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7 details in the Republican health care bill that harm the poor

Obamacare gave more low-income Americans health coverage. The American Health Care Act would take it away.

Speaker of the House Paul Ryan, R-Wis., is the brains behind the House Republican's new healthcare plan to repeal and replace the Affordable Care Act.
Tom Williams/CQ Roll Call

The Affordable Care Act, President Obama’s signature health reform, had one big goal: to make health insurance more affordable and accessible to those who had trouble getting coverage.

In essence, that meant finding ways to get America’s poor — the millions who couldn’t pay for private health insurance or were ineligible for Medicaid — health coverage.

The new GOP health reform plan, the American Health Care Act, is filled with provisions — some subtle, some not — that’ll undo that work.

1) The penalty for not buying insurance that replaces the individual mandate is most punishing for low-income Americans

It has long been a truism of American health care that a small group of patients cost the most money. And it is this minority, with their hefty medical bills, that are the most challenging group for any insurer to cover.

The Affordable Care Act’s answer to this problem was the individual mandate: Require everybody to buy insurance through the individual mandate, and put the young, old, sick, and healthy into the same pool, evening out the risk and offsetting some of the costs of covering that minority for insurers. Under Obamacare, if you didn’t buy health insurance, you faced a fine, which scaled up based on income.

The Republican plan does away with the individual mandate, and replaces it with a continuous coverage penalty: You can choose to be uninsured if you want, but when you try to buy insurance again, you face a 30 percent higher premium for a year.

A new analysis by the health research firm Avalere finds this new method will be more punishing for the poor than the individual mandate was, and will actually give the wealthy a break.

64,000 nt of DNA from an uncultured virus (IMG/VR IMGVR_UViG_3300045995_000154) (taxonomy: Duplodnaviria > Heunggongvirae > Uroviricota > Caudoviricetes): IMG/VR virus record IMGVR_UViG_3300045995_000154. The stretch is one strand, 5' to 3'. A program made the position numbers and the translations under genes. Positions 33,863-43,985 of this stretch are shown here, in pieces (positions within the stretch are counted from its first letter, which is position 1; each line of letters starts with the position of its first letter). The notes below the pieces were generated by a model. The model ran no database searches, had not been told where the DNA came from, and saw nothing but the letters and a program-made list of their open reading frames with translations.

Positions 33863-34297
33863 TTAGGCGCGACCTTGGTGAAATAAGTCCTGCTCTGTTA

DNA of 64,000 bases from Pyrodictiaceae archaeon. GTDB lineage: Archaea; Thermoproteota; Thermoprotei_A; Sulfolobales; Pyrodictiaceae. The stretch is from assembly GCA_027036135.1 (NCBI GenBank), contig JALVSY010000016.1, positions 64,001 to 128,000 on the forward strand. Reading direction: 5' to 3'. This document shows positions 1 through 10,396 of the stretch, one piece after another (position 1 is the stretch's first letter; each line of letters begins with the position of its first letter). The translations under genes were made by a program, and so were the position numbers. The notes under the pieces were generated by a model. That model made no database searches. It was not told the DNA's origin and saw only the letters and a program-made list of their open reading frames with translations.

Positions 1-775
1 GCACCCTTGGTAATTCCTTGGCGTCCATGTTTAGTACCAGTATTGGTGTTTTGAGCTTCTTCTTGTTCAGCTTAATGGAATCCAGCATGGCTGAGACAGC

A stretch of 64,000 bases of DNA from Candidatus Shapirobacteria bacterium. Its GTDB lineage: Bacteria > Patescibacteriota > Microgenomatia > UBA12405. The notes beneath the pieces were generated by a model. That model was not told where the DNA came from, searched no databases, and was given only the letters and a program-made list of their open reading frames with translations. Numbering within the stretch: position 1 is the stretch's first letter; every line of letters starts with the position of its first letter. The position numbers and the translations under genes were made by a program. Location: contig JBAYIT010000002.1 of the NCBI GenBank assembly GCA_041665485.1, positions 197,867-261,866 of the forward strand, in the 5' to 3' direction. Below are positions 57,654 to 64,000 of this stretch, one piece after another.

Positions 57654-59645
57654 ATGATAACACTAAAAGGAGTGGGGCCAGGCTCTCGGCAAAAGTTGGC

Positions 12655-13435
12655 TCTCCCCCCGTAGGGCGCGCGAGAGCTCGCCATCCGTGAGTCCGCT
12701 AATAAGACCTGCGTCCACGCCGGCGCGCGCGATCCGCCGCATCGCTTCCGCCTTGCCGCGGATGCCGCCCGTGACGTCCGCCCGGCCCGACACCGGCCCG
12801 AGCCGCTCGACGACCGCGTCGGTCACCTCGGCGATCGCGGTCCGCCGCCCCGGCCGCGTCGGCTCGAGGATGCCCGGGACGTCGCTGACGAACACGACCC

Just check out this chart from its report. It outlines the case of a 27-year-old seeking new health insurance on the individual market, and compares the fines he’d face under the current law (Obamacare) and under the AHCA:

Avalere

The red text indicates a worse deal under the Republican plan, and the green a better deal. You’ll notice that people in the higher income brackets are generally getting better deals than the lowest-income earners.

That means someone who brings home $59,400 a year (500 percent of the federal poverty level) and hasn’t had insurance for a year would effectively pay a smaller penalty under the AHCA than under Obamacare, Vox’s German Lopez writes, and someone who's making $11,880 a year (100 percent of the federal poverty level) would pay more. Here’s Lopez again:

In general, the AHCA penalty is just harder for the poor. Since it doesn’t scale with income, everyone, from Bill Gates to someone making nothing a year, will have to pay the same amount: a flat 30 percent extra on a premium. But that penalty ... is a much bigger share of a person’s income if he or she makes $10,000 a year instead of $100,000, $1 million, or $1 billion.

2) The tax credit changes to help people buy insurance are less helpful for the poor, and more helpful for the upper middle-class

In order to help more people purchase insurance, Obamacare gave people income-based tax credits. Poorer people got more help buying their coverage than richer people. These credits were important for those who didn’t get health insurance through their work, didn’t qualify for Medicaid, and needed a little help to buy their insurance on the individual marketplace.

The new Republican plan gets rid of income-based subsidies and replaces them with a new system of tax credits based on age.

In a sentence: The new system will be less generous than the Obamacare variation for the poor and elderly, and more helpful for the upper middle-class. Just check out this chart, via Cynthia Cox at the Kaiser Family Foundation: